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I have a series of files that are named according to field.%d.vtk and are generated when I run a C++ code. The codes does a series of computation inside a for-loop and dumps the output whenever i%N == 0 where i is the loop variable and N is a constant. By mistake I have set N = 1 and now I have huge amount of data that I do not need. I also do not want to rerun the code.

How can I write a bash script to only keep every N files, delete the rest, and rename the remaining files such that numbers in field.%d.vtk are contiguous? Sorry if this is trivial, but I have very limited experience with bash scripting.

EDIT: When N=1 (by mistake) range of %d would be in [0, 1, ..., O(100,000)] (really large) a suitable N is something around N=100 which would shrink down the number of files to O(1000) or so.

Thanks

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Can you edit and add the range of %d right now and an example of a value for N that would be suitable? – Paul May 28 '12 at 4:05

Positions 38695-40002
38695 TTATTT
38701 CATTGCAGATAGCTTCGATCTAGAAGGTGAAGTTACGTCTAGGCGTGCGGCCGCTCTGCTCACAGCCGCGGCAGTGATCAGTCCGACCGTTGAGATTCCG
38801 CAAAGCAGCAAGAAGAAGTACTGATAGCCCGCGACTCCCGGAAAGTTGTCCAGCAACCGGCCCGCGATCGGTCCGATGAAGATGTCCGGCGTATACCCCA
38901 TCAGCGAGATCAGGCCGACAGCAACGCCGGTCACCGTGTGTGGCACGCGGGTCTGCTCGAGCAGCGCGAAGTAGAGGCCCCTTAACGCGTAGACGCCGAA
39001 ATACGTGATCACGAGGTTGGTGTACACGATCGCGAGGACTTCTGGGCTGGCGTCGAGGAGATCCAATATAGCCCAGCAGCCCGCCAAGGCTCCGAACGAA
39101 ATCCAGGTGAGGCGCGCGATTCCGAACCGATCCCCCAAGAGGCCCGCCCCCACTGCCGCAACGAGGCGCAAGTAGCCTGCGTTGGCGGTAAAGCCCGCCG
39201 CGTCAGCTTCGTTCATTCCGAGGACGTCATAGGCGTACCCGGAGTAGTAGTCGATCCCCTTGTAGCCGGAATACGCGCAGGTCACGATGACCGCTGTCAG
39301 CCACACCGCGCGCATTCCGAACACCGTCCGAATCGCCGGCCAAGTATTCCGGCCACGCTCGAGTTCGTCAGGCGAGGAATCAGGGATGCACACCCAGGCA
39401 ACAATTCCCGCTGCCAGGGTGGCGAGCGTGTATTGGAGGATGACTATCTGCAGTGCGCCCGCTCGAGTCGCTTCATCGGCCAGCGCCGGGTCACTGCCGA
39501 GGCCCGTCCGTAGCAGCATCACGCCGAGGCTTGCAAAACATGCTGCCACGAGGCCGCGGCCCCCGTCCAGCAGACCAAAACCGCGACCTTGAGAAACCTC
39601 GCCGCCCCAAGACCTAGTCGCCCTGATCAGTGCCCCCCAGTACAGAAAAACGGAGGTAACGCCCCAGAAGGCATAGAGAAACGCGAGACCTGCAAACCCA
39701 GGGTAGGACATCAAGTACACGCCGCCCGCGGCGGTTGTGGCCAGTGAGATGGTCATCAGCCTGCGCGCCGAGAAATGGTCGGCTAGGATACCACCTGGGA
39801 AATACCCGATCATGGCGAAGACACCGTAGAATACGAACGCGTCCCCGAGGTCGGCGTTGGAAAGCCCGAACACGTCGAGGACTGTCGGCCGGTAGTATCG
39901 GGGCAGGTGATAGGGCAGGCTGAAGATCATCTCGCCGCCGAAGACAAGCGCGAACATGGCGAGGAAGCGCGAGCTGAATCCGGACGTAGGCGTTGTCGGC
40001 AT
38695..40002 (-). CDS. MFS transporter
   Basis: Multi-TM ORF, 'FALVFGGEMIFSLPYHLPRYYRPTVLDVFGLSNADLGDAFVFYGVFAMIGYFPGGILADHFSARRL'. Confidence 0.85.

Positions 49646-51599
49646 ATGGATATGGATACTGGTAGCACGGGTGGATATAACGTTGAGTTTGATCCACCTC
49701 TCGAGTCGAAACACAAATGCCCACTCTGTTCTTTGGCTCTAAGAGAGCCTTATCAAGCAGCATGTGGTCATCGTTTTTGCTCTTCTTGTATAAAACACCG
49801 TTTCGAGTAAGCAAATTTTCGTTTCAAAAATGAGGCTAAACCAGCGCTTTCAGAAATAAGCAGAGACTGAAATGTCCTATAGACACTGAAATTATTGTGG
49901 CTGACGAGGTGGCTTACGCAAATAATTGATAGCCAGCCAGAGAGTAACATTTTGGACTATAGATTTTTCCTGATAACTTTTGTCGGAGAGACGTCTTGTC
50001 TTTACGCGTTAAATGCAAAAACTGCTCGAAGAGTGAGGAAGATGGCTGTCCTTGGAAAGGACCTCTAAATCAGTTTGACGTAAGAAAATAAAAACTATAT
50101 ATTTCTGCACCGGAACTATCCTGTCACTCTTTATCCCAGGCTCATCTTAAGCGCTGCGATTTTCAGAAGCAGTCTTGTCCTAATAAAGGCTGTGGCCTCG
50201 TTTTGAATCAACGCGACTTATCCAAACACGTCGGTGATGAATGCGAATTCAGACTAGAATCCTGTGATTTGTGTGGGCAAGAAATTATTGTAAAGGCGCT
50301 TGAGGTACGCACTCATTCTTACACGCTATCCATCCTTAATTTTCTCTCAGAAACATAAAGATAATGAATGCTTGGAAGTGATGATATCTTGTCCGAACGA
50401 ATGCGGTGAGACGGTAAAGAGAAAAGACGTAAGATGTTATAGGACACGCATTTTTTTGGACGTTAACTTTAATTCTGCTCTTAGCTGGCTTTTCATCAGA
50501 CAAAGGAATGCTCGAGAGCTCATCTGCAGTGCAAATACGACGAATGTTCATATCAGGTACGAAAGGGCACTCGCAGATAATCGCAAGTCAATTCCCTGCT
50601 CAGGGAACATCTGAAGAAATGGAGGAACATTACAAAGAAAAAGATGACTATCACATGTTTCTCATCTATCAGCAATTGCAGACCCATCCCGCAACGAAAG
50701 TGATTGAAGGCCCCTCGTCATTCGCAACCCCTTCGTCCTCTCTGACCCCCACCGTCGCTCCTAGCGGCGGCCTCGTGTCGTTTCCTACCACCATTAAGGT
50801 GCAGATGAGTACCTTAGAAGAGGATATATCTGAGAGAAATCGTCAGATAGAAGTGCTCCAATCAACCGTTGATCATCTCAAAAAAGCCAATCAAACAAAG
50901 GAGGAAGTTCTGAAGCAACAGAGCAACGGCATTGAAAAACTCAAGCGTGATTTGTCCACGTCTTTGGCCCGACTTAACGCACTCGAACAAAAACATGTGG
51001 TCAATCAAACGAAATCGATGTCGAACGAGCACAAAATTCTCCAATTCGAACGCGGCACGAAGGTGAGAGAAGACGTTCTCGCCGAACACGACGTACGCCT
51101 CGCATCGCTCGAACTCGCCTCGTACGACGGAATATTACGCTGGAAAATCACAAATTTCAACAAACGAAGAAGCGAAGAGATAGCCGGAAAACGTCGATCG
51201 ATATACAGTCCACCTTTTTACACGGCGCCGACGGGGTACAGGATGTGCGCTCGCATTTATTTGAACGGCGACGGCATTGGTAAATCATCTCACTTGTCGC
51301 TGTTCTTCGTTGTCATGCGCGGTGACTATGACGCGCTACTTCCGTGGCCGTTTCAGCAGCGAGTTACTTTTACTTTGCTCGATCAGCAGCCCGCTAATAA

up vote 3 down vote accepted

If N=100 then it is pretty easy to strip them down. The following will delete any files that don't end in 00.vtk

find -name '*.vtk' -not -name '*00.vtk' -exec rm {} +

So this would leave 100.vtk, 200.vtk etc

Then to make them contiguous, you can just strip out the 00:

rename 00.vtk .vtk *.vtk

This assumes standard posix rename. If you have the perl rename installed it is:

rename 's/00.vtk/.vtk/' *.vtk
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for i in *.vtk
do
    [[ $i =~ \.([0-9]*)\. ]] && ((BASH_REMATCH[1] % 100 != 0)) && echo $i
done

Change echo to rm when you've double checked this command!

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Bash( 4+)-only version of Paul's answer (so, it will only leave every 100th file .vtk file, those ending with 00.vtk, and will rename them by stripping the 00):

shopt -s extglob
rm ./!(*00).vtk
for f in ./*.vtk; do mv "$f" "${f%00.vtk}.vtk"; done

If you want recursiveness:

shopt -s extglob globstar
rm ./**/!(*00).vtk
for f in ./**/*.vtk; do mv "$f" "${f%00.vtk}.vtk"; done
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